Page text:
The Federal Aviation Administration (FAA) has released an updated blueprint for US airspace to accommodate future air taxis and other advanced air mobility (AAM) operations.

Under the blueprint, AAM operations will initially fly much as helicopters do today while their initial rollout remains low.

They will use existing routes and infrastructure such as helipads and early vertiports, and pilots will communicate with air traffic controllers where required.

United eVTOL
A rendering of a potential United Airlines air taxi

However, as operations increase, air taxis are expected to fly across a greater number of corridors between major airports and vertiports in city centres.

The FAA recognises that the complexity of these corridors could increase over time from single one-way paths to routes serving multiple aircraft flying in both directions.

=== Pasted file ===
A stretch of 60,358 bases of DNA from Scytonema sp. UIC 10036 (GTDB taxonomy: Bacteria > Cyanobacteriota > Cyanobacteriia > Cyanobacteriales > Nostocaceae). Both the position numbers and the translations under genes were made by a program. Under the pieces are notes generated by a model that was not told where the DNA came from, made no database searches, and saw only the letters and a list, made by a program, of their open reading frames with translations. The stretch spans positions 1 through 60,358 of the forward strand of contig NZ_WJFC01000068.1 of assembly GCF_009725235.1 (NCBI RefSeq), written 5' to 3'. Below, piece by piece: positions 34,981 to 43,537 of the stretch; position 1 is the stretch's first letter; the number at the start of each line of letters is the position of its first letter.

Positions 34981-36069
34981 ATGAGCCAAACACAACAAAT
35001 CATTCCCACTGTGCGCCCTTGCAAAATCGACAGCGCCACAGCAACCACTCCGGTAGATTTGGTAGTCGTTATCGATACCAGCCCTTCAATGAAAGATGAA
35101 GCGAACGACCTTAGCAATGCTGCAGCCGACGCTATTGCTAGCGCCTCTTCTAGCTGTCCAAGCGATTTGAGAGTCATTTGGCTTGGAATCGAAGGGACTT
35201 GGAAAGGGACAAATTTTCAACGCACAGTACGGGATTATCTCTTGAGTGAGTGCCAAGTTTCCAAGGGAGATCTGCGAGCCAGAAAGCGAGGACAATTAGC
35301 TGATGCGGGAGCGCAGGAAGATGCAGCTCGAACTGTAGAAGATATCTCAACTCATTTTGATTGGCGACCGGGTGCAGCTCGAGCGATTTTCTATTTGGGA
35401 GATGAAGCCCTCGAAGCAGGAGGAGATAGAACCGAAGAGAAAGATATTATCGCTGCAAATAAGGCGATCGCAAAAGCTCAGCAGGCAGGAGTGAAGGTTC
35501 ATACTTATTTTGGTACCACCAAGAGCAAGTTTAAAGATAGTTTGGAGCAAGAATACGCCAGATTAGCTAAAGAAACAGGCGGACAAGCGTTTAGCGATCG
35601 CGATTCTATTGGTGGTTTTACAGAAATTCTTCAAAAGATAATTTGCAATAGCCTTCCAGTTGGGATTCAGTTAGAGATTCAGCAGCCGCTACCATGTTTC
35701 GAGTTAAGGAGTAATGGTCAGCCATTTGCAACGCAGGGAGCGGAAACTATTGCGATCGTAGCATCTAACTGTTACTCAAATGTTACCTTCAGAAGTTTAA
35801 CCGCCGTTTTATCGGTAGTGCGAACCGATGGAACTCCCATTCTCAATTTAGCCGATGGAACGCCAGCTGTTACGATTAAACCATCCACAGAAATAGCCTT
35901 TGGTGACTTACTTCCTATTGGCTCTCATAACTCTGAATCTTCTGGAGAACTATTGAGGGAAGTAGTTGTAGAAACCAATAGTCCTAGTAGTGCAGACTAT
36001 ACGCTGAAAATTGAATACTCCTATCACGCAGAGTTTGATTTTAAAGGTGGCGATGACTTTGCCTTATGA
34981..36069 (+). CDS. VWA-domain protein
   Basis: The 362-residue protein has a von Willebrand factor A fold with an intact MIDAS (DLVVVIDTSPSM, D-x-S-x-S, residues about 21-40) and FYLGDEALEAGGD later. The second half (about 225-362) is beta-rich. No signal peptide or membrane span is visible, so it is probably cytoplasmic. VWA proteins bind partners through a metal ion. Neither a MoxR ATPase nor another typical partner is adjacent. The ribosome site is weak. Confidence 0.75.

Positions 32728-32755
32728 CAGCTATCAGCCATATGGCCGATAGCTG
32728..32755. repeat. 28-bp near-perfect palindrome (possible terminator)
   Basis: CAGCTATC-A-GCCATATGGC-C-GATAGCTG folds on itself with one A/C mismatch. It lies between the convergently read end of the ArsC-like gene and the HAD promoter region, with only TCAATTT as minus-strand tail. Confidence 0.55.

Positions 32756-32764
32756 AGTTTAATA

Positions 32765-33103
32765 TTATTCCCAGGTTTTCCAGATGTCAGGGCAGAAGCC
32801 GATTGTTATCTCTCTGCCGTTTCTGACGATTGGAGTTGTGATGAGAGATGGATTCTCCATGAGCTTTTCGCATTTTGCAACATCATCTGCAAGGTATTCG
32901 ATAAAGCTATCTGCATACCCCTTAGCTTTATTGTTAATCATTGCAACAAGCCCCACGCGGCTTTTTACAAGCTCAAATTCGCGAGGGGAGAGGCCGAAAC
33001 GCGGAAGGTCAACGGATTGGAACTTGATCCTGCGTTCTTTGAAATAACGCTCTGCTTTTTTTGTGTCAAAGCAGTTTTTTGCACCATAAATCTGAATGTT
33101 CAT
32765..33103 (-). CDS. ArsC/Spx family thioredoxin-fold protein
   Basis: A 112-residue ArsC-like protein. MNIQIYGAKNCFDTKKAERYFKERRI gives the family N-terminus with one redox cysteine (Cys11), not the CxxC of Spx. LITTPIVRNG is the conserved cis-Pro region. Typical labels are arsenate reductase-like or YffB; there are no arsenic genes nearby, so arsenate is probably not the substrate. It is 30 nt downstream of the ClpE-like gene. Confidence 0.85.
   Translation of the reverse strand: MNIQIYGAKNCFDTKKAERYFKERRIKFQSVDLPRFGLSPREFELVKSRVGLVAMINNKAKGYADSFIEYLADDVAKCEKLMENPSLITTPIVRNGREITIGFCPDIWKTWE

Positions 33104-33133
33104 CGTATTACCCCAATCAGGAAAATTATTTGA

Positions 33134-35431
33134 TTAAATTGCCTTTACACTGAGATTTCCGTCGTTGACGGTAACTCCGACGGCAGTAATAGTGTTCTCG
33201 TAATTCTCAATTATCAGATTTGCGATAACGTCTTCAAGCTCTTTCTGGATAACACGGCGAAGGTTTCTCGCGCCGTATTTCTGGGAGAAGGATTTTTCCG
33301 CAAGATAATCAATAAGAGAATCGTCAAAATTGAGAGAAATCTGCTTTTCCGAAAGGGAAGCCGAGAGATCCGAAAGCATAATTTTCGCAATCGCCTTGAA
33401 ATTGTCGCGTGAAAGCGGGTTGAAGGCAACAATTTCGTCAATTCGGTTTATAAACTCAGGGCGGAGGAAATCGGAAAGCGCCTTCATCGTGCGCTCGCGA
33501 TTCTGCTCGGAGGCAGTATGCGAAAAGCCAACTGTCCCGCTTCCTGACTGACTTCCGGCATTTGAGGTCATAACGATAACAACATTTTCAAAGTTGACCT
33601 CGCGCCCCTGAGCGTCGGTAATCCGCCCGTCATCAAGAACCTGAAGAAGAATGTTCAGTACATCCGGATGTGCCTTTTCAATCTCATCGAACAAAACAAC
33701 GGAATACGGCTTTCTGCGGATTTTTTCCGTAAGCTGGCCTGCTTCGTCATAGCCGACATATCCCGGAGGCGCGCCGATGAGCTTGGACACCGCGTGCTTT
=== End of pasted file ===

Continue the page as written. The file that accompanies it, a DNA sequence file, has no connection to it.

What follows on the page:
With this evolution, the FAA also anticipates that aircraft technology will evolve. Aircraft automation and real-time data sharing between aircraft is then expected to play greater roles in safely monitoring these corridors.

To plan for these developments, the FAA has developed the blueprint in collaboration with NASA and industry stakeholders.

The blueprint aims to provide a common frame of reference to the FAA, NASA and the industry to help guide future research and decision-making.

Along with certifying the aircraft and pilots, this framework is a key milestone in the FAA’s efforts to safely support the future of aviation.


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